Civil Remedies for Stalking Victims
Victims of stalking in California may also pursue monetary damages from their stalker through a civil lawsuit. Compensation may be awarded if victims can prove:
- The alleged stalker followed, harassed, or alarmed the victim;
- While making credible threats or violating a restraining order; and
- The victim was reasonably fearful for his or her safety or the safety of his or her immediate family.
A victim’s word or allegation against an alleged stalker is not enough, on its own, to recover damages in a civil lawsuit. To successfully prove that a stalker engaged in a pattern of impermissible conduct, the victim must have convincing evidence apart from their own testimony. Examples of evidence that may be used include surveillance camera footage, letters or tokens left for the victim by the accused, and/or testimony of witnesses corroborating the victim’s story.
The success of a civil lawsuit is not dependent on the failure or success of criminal charges for stalking. A victim may be awarded compensation in a civil suit where criminal prosecution is unsuccessful, or vice versa.
Fighting Stalking Charges in California
While many reports of stalking are valid, there are some instances where the person accused of stalking is a) truly innocent of the charges or b) not guilty by the terms set forth in the law. A person accused of stalking in California may be able to successfully fight the charges if they can provide evidence proving:
- The alleged threat wasn’t credible. A threat is credible if a reasonable person would have been fearful for his or her safety. If an alleged threat would not have caused fear in a reasonable person, the charges may not be successful.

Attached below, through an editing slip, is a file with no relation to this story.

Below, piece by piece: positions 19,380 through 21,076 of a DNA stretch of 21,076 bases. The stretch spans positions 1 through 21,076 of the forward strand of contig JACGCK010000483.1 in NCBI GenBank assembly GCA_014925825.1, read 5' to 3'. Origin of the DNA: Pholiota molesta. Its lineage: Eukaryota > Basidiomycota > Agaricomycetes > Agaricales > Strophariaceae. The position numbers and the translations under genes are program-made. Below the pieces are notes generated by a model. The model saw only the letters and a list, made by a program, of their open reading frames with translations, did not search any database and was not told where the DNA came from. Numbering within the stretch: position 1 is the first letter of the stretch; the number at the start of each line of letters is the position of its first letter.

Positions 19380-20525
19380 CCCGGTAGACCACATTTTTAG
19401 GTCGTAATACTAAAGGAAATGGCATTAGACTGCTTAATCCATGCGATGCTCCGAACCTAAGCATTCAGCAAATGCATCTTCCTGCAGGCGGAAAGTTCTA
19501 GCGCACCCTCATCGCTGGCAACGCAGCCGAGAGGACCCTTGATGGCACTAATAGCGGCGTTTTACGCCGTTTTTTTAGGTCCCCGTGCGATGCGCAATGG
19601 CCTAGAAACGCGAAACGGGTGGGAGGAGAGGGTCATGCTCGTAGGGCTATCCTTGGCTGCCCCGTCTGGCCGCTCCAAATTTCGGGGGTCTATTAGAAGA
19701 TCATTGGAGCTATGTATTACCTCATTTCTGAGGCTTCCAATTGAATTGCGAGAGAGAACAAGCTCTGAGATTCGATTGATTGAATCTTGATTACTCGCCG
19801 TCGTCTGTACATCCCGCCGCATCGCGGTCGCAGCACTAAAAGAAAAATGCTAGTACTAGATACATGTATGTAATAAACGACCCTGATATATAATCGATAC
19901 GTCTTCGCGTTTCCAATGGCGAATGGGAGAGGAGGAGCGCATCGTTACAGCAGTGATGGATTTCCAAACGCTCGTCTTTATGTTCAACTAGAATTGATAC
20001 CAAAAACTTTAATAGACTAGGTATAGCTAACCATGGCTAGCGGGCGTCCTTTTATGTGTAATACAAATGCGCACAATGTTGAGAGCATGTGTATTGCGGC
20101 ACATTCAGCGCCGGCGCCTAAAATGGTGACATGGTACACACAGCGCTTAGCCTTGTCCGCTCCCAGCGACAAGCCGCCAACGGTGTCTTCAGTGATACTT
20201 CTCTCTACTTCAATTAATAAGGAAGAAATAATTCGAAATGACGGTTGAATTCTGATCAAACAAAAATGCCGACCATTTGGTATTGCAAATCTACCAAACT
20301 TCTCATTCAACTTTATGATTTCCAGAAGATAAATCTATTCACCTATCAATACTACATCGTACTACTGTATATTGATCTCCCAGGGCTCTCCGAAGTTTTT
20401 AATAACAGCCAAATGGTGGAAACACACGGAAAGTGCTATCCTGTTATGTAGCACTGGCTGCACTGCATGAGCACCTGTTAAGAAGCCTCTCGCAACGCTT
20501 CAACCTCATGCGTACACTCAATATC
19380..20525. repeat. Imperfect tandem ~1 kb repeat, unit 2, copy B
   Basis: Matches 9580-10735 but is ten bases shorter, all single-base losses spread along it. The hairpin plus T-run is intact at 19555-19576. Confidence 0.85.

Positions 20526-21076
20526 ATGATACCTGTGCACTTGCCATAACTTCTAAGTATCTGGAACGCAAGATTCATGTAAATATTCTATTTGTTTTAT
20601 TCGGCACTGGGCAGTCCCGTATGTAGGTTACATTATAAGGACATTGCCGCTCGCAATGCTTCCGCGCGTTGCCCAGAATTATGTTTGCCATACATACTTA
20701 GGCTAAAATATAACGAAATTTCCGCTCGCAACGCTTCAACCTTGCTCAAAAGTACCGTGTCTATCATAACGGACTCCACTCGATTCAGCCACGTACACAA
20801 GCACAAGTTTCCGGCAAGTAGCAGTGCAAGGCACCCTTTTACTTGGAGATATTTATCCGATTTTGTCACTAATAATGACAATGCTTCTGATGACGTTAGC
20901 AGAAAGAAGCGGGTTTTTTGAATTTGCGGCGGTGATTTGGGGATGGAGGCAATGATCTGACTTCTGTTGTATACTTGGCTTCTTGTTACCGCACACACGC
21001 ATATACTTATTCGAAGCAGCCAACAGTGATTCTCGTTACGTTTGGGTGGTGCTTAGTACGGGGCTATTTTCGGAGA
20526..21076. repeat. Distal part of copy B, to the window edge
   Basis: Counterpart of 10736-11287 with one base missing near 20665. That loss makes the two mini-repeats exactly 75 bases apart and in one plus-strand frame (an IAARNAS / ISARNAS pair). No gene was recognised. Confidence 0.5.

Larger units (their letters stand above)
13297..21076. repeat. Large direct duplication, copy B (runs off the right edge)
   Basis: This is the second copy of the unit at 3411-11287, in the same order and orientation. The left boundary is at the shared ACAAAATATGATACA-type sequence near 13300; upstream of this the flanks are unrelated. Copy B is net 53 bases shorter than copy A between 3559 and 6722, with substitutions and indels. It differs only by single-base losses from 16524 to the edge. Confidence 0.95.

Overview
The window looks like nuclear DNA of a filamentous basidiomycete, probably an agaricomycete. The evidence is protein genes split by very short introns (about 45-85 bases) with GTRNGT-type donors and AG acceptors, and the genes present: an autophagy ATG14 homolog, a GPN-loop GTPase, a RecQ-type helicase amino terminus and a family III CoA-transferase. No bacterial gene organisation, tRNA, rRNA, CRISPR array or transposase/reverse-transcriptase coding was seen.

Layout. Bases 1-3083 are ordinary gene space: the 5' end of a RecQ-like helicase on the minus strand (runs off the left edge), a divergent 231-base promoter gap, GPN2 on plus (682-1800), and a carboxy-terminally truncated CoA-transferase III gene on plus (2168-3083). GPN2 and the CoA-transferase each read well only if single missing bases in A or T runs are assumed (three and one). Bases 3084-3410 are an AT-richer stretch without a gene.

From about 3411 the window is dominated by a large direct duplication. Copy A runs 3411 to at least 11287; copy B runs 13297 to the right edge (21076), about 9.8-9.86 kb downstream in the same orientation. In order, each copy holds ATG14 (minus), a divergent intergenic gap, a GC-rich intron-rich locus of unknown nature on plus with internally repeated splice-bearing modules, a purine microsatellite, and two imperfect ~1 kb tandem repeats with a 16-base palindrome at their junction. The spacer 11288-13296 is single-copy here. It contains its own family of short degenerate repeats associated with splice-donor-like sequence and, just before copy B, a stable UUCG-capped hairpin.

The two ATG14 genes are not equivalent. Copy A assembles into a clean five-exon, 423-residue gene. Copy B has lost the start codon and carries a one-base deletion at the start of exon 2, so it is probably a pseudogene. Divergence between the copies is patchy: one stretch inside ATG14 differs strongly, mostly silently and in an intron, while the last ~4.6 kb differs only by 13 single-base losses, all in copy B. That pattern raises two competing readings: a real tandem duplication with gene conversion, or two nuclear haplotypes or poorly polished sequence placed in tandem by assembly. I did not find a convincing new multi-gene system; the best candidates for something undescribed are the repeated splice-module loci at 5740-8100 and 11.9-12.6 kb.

- You were engaged in a Constitutionally-protected activity. California stalking laws do not extend to Constitutionally-protected activities, such as protesting, participating in an assembly, or exercising free speech.
- Mistaken identity. In some cases, a victim may truly receive threats but may misappropriate the blame to an innocent party. Providing evidence that the alleged stalker was in another location and could not have done what is accused can help to thwart successful charges.
- False accusations. While not particularly widespread, some victims may maliciously misuse the protections provided by California’s anti-stalking laws to punish others. For example, a scorned ex-girlfriend may accuse an ex-boyfriend of stalking, when in reality no such behavior occurred, simply to seek revenge.
Crimes Related to Stalking in California
There are instances in which a victim may truly be harassed by another person, but the actions of the alleged stalker fall short of the requirements set out in the anti-stalking law for criminal prosecution. Victims of stalking can take advantage of a number of related laws California has enacted to protect its citizens.
Two of the most utilized laws include prohibitions on annoying phone calls and posting harmful information on the internet.
- California Penal Code 653m PC makes the crime of “annoying phone calls,” which is defined as making unwanted obscene, threatening, or repeated calls, a misdemeanor offense punishable by up to six months in jail.
- California Penal Code 653.2 PC makes the crime of “posting harmful information on the internet,” which is defined as posting information about another on the internet with the intent to cause harm, as a misdemeanor offense punishable by up to one year in jail.
 Cal Pen Code §646.9(f)